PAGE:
Farmer's Market American Fork UT

Local resource for farmer’s market in American Fork. Includes detailed information on local businesses that provide access to local produce and organic food, as well as advice and content on healthy eating.

Lindon Farmers Market
(801) 785-7981
60 N. State Street; across from the City Center
Lindon, UT
General Information
Covered : No
Open Year Round : No
Programs
WIC Accepted : No
SFMNP Accepted : No
SNAP Accepted : No
Hours
July-October Saturday, 8:00 a.m.-10:00 a.m.
County
Utah

Provo's Farmers Market
(801) 542-9382
500 West 100 South
Provo, UT
General Information
Covered : No
Open Year Round : No
Programs
WIC Accepted : No
SFMNP Accepted : No
SNAP Accepted : No
Hours
July-October Saturday, 9:00 a.m.-2:00 p.m.
County
Utah

Park Silly Sunday Market
(435) 602-9481
Main Street
Park City, UT
General Information
Covered : No
Open Year Round : No
Programs
WIC Accepted : No
SFMNP Accepted : No
SNAP Accepted : No
Hours
June-September Sunday, 10 a.m. to 4 p.m.
County
Summit

Sandy Farmers Market
(801) 233-3011
10200 South and State Street
Sandy, UT
General Information
Covered : No
Open Year Round : No
Programs
WIC Accepted : No
SFMNP Accepted : No
SNAP Accepted : Yes
Hours
August-October Friday & Saturday, 9:00 a.m.- 2:00 p.m.
County
Salt Lake

Lindon Farmers Market
(801) 785-7981
60 N. State Street; across from the City Center
Lindon, UT
General Information
Covered : No
Open Year Round : No
Programs
WIC Accepted : No
SFMNP Accepted : No
SNAP Accepted : No
Hours
July-October Saturday, 8:00 a.m.-10:00 a.m.
County
Utah

Thanksgiving Point and Farmers Market
(801) 407-8157
3003 N. Thanksgiving Way
Lehi, UT
General Information
Covered : No
Open Year Round : No
Programs
WIC Accepted : No
SFMNP Accepted : No
SNAP Accepted : No
Hours
August-October Friday, 3:00 p.m.- 7:00 p.m.
County
Utah

Park City Farmers Market at the Canyons
(435) 336-6033
4000 The Canyons Resort Drive
Park City, UT
General Information
Covered : No
Open Year Round : No
Programs
WIC Accepted : No
SFMNP Accepted : No
SNAP Accepted : No
Hours
June-October Wednesday, 12:00 p.m.-7:00 p.m.
County
Summit

Heber Valley Farmers Market and Concert in the Park
(435) 654-4555
City Park 250 South Main
Heber City, UT
General Information
Covered : No
Open Year Round : No
Programs
WIC Accepted : No
SFMNP Accepted : No
SNAP Accepted : No
Hours
June-August Thursday, 8 a.m.-1:00 p.m.
County
Summit

Murray Park Farmers Market
(801) 233-3010
Murray City Park, 200 East 5200 South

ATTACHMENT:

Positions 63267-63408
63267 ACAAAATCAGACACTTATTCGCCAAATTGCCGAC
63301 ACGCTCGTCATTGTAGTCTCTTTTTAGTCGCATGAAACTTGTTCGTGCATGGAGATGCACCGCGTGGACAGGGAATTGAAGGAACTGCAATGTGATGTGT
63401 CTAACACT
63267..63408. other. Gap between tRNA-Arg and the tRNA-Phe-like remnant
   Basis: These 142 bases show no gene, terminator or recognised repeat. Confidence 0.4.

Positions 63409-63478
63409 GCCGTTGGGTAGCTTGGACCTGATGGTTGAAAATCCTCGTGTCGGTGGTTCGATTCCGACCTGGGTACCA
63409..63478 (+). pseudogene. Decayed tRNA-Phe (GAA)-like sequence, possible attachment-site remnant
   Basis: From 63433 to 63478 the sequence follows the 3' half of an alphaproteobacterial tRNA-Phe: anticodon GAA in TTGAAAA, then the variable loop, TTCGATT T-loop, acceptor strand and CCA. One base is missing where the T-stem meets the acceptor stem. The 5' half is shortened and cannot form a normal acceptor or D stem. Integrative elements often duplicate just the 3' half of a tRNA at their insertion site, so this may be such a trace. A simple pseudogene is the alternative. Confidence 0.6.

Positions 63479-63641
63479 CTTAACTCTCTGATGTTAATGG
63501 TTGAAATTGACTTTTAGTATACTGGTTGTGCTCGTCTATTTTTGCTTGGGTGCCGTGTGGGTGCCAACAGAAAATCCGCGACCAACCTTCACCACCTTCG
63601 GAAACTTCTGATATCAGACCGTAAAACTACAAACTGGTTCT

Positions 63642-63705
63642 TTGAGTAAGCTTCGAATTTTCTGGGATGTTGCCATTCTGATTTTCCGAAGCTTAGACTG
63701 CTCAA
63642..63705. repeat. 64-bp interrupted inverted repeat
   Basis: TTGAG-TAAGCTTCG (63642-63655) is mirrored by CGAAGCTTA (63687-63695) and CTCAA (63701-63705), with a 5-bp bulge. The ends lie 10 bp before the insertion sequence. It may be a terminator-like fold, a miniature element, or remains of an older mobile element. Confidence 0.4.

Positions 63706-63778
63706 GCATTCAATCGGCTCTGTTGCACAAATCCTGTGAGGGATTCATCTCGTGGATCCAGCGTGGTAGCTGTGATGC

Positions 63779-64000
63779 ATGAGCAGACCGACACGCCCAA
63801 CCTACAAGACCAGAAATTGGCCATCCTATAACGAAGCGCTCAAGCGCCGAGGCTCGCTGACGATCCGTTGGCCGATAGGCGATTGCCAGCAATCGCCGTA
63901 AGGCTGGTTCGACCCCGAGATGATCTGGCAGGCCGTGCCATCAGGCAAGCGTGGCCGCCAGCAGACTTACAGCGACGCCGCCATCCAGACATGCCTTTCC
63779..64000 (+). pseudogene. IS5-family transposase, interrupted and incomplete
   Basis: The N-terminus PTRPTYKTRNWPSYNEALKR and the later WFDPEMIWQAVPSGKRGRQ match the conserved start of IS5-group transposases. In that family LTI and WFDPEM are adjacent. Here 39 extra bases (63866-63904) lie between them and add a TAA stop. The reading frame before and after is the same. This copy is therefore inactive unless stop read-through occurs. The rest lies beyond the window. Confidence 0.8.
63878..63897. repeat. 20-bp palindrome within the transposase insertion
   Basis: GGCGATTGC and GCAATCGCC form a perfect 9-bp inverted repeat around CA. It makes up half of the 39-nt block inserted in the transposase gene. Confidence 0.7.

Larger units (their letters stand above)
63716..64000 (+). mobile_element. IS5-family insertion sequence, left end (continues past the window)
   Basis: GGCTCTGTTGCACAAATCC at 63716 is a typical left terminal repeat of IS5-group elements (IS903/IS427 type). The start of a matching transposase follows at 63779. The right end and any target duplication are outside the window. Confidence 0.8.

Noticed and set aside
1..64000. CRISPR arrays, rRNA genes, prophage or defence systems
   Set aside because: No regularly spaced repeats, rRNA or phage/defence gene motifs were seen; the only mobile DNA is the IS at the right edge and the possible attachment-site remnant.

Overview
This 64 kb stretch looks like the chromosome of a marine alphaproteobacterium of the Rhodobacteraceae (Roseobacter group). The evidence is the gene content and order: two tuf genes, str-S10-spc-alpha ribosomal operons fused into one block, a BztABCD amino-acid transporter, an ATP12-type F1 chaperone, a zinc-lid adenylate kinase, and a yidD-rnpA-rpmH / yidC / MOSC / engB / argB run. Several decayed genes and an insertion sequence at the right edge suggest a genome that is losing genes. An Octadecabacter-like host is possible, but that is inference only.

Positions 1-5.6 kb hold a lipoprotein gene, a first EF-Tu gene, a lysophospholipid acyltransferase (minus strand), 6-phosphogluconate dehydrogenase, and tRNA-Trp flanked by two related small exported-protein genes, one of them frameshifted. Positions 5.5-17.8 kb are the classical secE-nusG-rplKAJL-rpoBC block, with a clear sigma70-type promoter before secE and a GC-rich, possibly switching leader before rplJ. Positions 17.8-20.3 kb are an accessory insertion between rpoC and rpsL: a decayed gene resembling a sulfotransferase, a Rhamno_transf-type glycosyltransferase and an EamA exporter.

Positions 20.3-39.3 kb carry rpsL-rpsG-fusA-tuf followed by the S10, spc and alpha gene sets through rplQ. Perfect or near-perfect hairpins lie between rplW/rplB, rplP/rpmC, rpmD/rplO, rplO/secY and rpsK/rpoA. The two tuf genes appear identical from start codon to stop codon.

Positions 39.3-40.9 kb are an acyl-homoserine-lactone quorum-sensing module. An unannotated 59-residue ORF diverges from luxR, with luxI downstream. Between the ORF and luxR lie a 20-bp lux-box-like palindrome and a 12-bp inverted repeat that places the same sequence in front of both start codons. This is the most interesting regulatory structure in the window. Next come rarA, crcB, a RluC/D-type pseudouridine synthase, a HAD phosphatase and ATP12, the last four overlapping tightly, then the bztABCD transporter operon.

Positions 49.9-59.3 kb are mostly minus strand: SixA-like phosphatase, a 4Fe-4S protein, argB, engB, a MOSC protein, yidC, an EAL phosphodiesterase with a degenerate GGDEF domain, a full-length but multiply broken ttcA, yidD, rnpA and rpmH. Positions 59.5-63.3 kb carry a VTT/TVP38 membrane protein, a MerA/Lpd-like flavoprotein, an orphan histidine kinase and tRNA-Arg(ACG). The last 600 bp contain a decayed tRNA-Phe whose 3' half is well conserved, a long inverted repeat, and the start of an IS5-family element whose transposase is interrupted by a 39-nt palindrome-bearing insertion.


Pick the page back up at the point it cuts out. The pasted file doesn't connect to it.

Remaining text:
Murray, UT
General Information
Covered : No
Open Year Round : No
Programs
WIC Accepted : No
SFMNP Accepted : No
SNAP Accepted : No
Hours
August-October Friday & Saturday 9:00 a.m.- 5 p.m.
County
Salt Lake

Cache Valley Gardeners Market and Bear River Kitchen Incubator
100 South 200 East
Logan, UT
General Information
Covered : No
Open Year Round : No
Programs
WIC Accepted : No
SFMNP Accepted : No
SNAP Accepted : No
Hours
May-October Saturday, 9:00 a.m.-1:00 p.m.
County
Cache

Agriculture Shock

The simple act of planting a seed and watching it grow has degraded
into bizarre synthetic agriculture based on chemical pesticides and fertilizers.
More disturbing still are the so-called genetically modified “Frankenfoods” that
further distance fruits and vegetables from nature. But most distressing of all,
chemical agriculture’s crops may contain significantly less nutrition than you think.

By Eric Schneider

November 2007

 When thinking of agriculture, it’s easy to imagine the scene of a farmer in a sunlit field or Johnny Appleseed planting a future orchard. However romantic, these notions touch on the inherent simplicity of farming, which—at its most basic—involves people working with nature to produce food beyond their immediate needs. What doesn’t come to mind are planes dropping clouds of chemicals on an expanse of crops or scientists working to modify plant genes. But, increasingly, these are common aspects of modern agriculture.

 Natural farming methods served the world well for thousands of years. But while the Industrial Revolution brought about exponential innovation and vastly greater yields, in the last half of the 20th century even these strides seemed insufficient in the face of surging population and an insatiable desire for productivity above all else. This quest for ever-higher yields initially focused on deterring crop-eating animals and insects, ultimately leading to many decidedly non-organic tactics.

The elder statesmen of unnatural agricultural practices, chemical pesticides came into prominence during the 1940s. Though pesticides were generally quite effective in exterminating harmful insects, it was discovered that they also left behind compounds that poisoned the environment. This issue was publicly exposed in writer/biologist Rachel Carson’s renowned 1962 book, Silent Spring, which led to the widespread banning of the synthetic DDT and essentially jump-started the environmental movement. But pesticide use has continued (and even increased) since that time, resulting in depletion of nutrients in the soil—which, in turn, means less nutrients in crops—as well as chemical residues that remain in produce. While the Environ­mental Protection Agency (EPA) sets limits on pesticides, the trace amounts allowed in many foods can still be linked directly to illnesses such as cancer and Parkinson’s disease. In a 2005 report published by the United States Department of Agriculture (USDA), a disturbing 73% of fresh fruit and vegetables tested showed detectable pesticide residues.

Frankenfood Future?
    Concern about pesticides not only brought about increased environmental awareness, it prompted a shift towards organic food, particularly in recent years. Generally overlapping with this period, however, has been the rise of genetically modified organisms (GMOs), the result of scientists altering the structure of plants to obtain a specific immunity or trait rather than ach...

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